PRESIDENT OBAMA: I'm going to take two more questions. And the next one is from a gentleman, I think. Right here, yes. Here's the microphone.
Q First, I would like to say that it is a great honor for me to stand here to ask you the questions. I think I am so lucky and just appreciate that your speech is so clear that I really do not need such kind of headset. (Laughter.)
And here comes my question. My name is (inaudible) from Fudan University School of Management. And I would like to ask you the question -- is that now that someone has asked you something about the Nobel Peace Prize, but I will not ask you in the same aspect. I want to ask you in the other aspect that since it is very hard for you to get such kind of an honorable prize, and I wonder and we all wonder that -- how you struggled to get it. And what's your university/college education that brings you to get such kind of prizes? We are very curious about it and we would like to invite you to share with us your campus education experiences so as to go on the road of success.
PRESIDENT OBAMA: Well, first of all, let me tell you that I don't know if there's a curriculum or course of study that leads you to win the Nobel Peace Prize. (Laughter.) So I can't guarantee that. But I think the recipe for success is the one that you are already following. Obviously all of you are working very hard, you're studying very hard. You're curious. You're willing to think about new ideas and think for yourself. You know, the people who I meet now that I find most inspiring who are successful I think are people who are not only willing to work very hard but are constantly trying to improve themselves and to think in new ways, and not just accept the conventional wisdom.
Obviously there are many different paths to success, and some of you are going to be going into government service; some of you might want to be teachers or professors; some of you might want to be businesspeople. But I think that whatever field you go into, if you're constantly trying to improve and never satisfied with not having done your best, and constantly asking new questions -- "Are there things that I could be doing differently? Are there new approaches to problems that nobody has thought of before, whether it's in science or technology or in the arts? -- those are usually the people who I think are able to rise about the rest.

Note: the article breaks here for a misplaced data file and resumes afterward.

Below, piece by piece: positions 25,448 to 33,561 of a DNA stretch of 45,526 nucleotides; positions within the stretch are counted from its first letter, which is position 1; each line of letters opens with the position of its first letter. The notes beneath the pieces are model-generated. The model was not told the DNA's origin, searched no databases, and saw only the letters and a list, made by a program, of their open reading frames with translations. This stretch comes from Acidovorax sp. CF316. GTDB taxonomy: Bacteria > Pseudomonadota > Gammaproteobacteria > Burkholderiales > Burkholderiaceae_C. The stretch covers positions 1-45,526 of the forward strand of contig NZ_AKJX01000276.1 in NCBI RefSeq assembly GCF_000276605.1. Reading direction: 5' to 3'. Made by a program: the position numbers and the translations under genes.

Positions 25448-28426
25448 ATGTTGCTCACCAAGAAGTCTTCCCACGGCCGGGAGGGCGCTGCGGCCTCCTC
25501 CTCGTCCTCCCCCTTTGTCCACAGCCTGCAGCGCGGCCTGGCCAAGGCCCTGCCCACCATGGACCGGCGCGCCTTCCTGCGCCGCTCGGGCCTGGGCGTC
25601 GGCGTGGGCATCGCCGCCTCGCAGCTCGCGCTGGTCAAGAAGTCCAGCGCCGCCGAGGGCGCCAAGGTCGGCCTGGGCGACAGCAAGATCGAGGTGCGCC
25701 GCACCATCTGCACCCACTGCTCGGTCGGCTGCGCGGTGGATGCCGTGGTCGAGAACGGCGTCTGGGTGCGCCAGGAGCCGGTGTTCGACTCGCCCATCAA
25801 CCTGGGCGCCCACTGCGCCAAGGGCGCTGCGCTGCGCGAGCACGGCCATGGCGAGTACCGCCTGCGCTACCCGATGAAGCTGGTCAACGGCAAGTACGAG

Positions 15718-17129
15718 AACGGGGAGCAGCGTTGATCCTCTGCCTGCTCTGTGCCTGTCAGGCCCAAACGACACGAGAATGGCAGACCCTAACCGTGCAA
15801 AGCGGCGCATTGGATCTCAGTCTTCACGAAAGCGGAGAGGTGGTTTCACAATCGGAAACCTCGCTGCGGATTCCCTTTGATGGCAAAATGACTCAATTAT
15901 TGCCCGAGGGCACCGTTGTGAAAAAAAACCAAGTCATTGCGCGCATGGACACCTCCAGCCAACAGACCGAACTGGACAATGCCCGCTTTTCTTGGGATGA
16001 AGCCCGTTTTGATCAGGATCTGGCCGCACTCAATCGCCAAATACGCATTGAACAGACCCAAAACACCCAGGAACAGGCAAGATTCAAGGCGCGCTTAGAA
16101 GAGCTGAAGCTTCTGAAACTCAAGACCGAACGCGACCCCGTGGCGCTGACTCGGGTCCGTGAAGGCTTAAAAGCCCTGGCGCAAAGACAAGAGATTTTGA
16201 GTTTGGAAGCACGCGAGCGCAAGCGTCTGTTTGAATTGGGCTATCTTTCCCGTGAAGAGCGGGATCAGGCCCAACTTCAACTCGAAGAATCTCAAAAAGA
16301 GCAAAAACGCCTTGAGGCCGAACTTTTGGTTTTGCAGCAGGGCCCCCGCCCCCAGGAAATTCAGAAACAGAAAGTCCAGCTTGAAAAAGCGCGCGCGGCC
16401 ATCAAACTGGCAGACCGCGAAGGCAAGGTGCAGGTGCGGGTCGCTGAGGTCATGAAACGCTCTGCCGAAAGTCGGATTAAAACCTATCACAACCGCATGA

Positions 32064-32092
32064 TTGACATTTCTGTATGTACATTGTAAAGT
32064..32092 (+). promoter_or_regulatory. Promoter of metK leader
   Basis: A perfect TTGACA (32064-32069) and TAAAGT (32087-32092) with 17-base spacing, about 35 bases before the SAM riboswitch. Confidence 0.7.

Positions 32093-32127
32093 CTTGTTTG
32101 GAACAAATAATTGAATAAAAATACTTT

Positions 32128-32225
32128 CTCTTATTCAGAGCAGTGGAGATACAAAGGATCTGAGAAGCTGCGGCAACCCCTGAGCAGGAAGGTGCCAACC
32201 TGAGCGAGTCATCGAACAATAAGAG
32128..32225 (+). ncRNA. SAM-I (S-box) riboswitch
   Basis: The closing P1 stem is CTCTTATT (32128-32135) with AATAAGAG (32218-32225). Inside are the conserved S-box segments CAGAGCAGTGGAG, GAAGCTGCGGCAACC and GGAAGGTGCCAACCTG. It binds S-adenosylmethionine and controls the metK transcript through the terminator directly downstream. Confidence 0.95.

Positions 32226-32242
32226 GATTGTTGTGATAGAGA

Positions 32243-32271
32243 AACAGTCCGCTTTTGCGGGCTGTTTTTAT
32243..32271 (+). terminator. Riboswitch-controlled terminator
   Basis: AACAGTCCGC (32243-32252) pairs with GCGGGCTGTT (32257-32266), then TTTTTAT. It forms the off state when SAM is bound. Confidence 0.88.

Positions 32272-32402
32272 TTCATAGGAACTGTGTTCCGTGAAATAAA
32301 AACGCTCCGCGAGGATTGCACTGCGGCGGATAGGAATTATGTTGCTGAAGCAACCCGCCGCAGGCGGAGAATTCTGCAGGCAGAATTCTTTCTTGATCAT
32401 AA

The one last piece of advice, though, that I would have that has been useful for me is the people who I admire the most and are most successful, they're not just thinking only about themselves but they're also thinking about something larger than themselves. So they want to make a contribution to society. They want to make a contribution to their country, their nation, their city. They are interested in having an impact beyond their own immediate lives.
I think so many of us, we get caught up with wanting to make money for ourselves and have a nice car and have a nice house and -- all those things are important, but the people who really make their mark on the world is because they have a bigger ambition. They say, how can I help feed hungry people? Or, how can I help to teach children who don't have an education? Or, how can I bring about peaceful resolution of conflicts? Those are the people I think who end up making such a big difference in the world. And I'm sure that young people like you are going to be able to make that kind of difference as long as you keep working the way you've been working.